If you want to go more conventional, get a 150 watt to 200 watt equivalent in the daylight color (5000K) temperature. They make a strong light and cost less, but the do have more glare. I prefer the warm whit light myself.

The 750 lumen bulb you got is the equal to about a 60 watt to 75 watt incandesent. The bulbs I suggested are over 5 times as bright.

-- Michael: Hillary has a long list of accomplishments, though most DAs would refer to them as felonies.

View Tim's profile

Tim

3110 posts in 1421 days


#7 posted 12-22-2014 07:34 AM

I’m liking the tips here since my shop needs a serious lighting upgrade. But I’d be surprised if your FIL wouldn’t appreciate a lighting upgrade in his garage.

View UpstateNYdude's profile

UpstateNYdude

694 posts in 1443 days


#8 posted 12-22-2014 12:42 PM

Buy the 100w Cree LED bulbs in 5000k they are like $20 each but can turn on at -40 and have a 10 year warranty, they also give off I believe in the neighborhood of like 1600 lumens. I am getting rid of my 4ft lights in place of these as I’m sick of the ballasts burning out and the bulbs taking forever to heat up in the cold winter up here.

-- Nick, "Choking to death on bacon is like getting murdered by your lover." - JG

View Matt's profile

Matt

137 posts in 1342 days


#9 posted 12-22-2014 09:45 PM


The 750 lumen bulb you got is the equal to about a 60 watt to 75 watt incandesent. The bulbs I suggested are over 5 times as bright.

- crank49

That was my mistake, of course…I wasn’t thinking when I bought that bulb. I’m going to use that to cover my general use work bench and get the one you suggested for the woodworking bench.


I m liking the tips here since my shop needs a serious lighting upgrade. But I d be surprised if your FIL wouldn t appreciate a lighting upgrade in his garage.

- Tim

An upgrade is in the works for the new year, as well as new devices and trim for the house.

View Matt's profile

Matt

137 posts in 1342 days


#10 posted 12-23-2014 01:47 AM

Michael—I picked up a 65 watt cfl equivalent to what you suggested, put it in the fixture, and hung it above my woodworking bench. I’m very pleased with the amount of and quality of light it gives off and I think one will be all I need above the bench. It gives off 3900 lumens.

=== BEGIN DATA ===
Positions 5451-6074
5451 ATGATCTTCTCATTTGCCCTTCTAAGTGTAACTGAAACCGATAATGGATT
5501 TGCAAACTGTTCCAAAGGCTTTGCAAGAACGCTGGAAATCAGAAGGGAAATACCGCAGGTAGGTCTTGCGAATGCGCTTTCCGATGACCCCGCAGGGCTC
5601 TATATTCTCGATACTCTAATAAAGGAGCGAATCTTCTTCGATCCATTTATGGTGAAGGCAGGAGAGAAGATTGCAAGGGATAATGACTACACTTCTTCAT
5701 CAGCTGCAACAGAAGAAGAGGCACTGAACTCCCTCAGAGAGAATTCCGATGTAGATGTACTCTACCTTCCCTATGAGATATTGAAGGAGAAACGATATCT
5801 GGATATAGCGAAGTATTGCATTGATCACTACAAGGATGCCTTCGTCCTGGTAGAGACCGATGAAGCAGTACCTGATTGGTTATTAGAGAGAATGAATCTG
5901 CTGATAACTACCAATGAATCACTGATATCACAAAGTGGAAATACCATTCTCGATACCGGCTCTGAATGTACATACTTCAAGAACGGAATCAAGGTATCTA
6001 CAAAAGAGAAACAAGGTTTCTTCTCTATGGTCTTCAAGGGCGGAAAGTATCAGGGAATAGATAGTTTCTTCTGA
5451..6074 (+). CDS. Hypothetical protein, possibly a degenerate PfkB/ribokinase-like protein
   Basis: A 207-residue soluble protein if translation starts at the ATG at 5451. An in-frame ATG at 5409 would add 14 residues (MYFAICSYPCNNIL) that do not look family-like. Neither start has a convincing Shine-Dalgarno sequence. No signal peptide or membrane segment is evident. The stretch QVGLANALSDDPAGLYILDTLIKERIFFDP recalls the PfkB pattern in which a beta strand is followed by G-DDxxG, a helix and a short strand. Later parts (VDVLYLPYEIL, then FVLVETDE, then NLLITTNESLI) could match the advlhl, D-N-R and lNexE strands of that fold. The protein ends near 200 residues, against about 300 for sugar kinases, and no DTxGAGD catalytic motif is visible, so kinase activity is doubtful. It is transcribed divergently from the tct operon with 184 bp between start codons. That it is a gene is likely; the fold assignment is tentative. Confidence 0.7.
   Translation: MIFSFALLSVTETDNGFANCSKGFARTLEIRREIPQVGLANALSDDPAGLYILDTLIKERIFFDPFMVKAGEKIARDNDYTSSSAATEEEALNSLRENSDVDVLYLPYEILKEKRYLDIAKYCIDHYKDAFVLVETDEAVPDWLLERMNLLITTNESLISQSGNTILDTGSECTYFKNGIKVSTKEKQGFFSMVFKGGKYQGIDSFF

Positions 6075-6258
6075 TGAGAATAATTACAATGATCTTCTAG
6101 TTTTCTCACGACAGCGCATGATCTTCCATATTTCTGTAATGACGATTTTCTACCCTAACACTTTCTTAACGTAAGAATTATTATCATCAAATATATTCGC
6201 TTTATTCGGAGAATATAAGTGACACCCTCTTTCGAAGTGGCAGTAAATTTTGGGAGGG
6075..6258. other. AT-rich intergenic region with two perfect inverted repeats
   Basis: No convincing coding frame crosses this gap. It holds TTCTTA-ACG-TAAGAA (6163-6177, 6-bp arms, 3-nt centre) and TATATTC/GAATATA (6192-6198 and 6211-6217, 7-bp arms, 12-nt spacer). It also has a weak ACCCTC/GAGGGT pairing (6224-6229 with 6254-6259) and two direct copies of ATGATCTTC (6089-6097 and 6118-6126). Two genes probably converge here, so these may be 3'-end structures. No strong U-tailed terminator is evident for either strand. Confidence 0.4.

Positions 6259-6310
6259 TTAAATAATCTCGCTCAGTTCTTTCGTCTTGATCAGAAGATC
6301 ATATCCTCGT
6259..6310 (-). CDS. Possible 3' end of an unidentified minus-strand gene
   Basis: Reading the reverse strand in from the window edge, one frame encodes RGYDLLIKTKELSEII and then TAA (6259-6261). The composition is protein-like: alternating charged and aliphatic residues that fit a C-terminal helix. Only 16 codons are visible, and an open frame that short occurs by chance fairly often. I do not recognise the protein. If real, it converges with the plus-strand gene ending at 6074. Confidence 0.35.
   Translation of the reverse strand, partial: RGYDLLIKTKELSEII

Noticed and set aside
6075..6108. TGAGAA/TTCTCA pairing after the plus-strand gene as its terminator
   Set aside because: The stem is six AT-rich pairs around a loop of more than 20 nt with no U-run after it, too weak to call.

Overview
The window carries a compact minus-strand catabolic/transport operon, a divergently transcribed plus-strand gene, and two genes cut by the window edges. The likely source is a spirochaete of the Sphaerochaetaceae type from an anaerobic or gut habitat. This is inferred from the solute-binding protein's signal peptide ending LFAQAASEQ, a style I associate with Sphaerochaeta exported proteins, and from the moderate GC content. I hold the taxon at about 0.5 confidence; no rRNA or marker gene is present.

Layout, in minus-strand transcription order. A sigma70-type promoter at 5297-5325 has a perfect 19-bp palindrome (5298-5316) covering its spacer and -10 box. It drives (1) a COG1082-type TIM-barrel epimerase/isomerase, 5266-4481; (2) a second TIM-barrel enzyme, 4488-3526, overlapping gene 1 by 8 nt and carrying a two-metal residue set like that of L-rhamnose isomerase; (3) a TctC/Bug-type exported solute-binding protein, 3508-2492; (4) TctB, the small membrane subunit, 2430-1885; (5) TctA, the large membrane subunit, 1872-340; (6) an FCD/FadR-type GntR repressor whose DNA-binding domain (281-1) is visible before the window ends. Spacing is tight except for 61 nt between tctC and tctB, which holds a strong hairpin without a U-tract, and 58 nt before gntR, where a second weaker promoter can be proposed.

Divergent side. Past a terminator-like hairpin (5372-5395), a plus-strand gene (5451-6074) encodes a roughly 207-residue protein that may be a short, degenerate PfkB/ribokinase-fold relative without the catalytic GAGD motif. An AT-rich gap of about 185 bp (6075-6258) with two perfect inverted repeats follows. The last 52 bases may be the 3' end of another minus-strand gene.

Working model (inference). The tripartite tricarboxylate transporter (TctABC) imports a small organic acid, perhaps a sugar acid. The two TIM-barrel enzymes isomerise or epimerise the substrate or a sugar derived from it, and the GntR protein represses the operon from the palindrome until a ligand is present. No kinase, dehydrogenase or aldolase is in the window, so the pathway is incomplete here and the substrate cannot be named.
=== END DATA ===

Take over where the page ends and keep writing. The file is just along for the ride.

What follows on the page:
You were spot on that the previous bulb I got was equivalent to a 65 watt incandescant. I mounted that one to a piece of thin slotted angle on top of a filing cabinet I use for storage. This light is able to cover different parts of my general work bench and shine above the vise I have mounted on it. The angle iron is 2’ long and gives me a surface to clamp the light to.

I’ll need to make a few extension cords out of scrap SO or SJ cord so I can keep them further out of the way, but besides that, this is a good setup.

View crank49's profile

crank49

3980 posts in 2431 days


#11 posted 12-23-2014 10:15 PM

Glad it worked out.
Merry Christmas.

-- Michael: Hillary has a long list of accomplishments, though most DAs would refer to them as felonies.

View Matt's profile

Matt

137 posts in 1342 days


#12 posted 12-24-2014 09:39 PM

Merry Christmas!

View Tim's profile

Tim

3110 posts in 1421 days


#13 posted 12-27-2014 07:08 PM

Alright, so it looks like Matt’s question was answered, so I hope this doesn’t count as highjacking a thread. :)

Crank’s suggestion of the 300W equivalent CFL’s was really good so I researched them some more and found they are used in photography lighting and go all the way up to 125W (450-500W equivalent) but also that they don’t last as long if they are hung upside down from the ceiling or in a closed in fixture.

So question is, does anyone have any suggestions for a very plain inexpensive light fixture that I could wire into the ceiling box in my shop that would hold two of these rather large 10” long high output CFL bulbs in a vertical position? I’m thinking basically like an upside down T with a light socket on each end of the horizontal part.

View exelectrician's profile

exelectrician

2327 posts in 1887 days


#14 posted 12-28-2014 07:34 AM

Goodwill or Value Village or CL to get a track light. Then put the CFL’s in them. Plug the track light into an extension cord and – “Let there be Light”

-- Love thy neighbour as thyself

View Tim's profile

Tim

3110 posts in 1421 days


#15 posted 12-29-2014 07:12 PM

Thanks ex. I’m not too familiar with track lighting, but aren’t they mostly for having the light pointing down and enclosed?

What I was trying to explain is that these lights last longer if upright, with the screw base lower than the glass and since they’re so large, I assume they have a fairly large diameter as well and may not fit in just any track lighting fixture like a regular bulb would.

showing 1 through 15 of 20 replies

Have your say...

You must be signed in to reply.

DISCLAIMER: Any posts on LJ are posted by individuals acting in their own right and do not necessarily reflect the views of LJ. LJ will not be held liable for the actions of any user.

Latest Projects | Latest Blog Entries | Latest Forum Topics

HomeRefurbers.com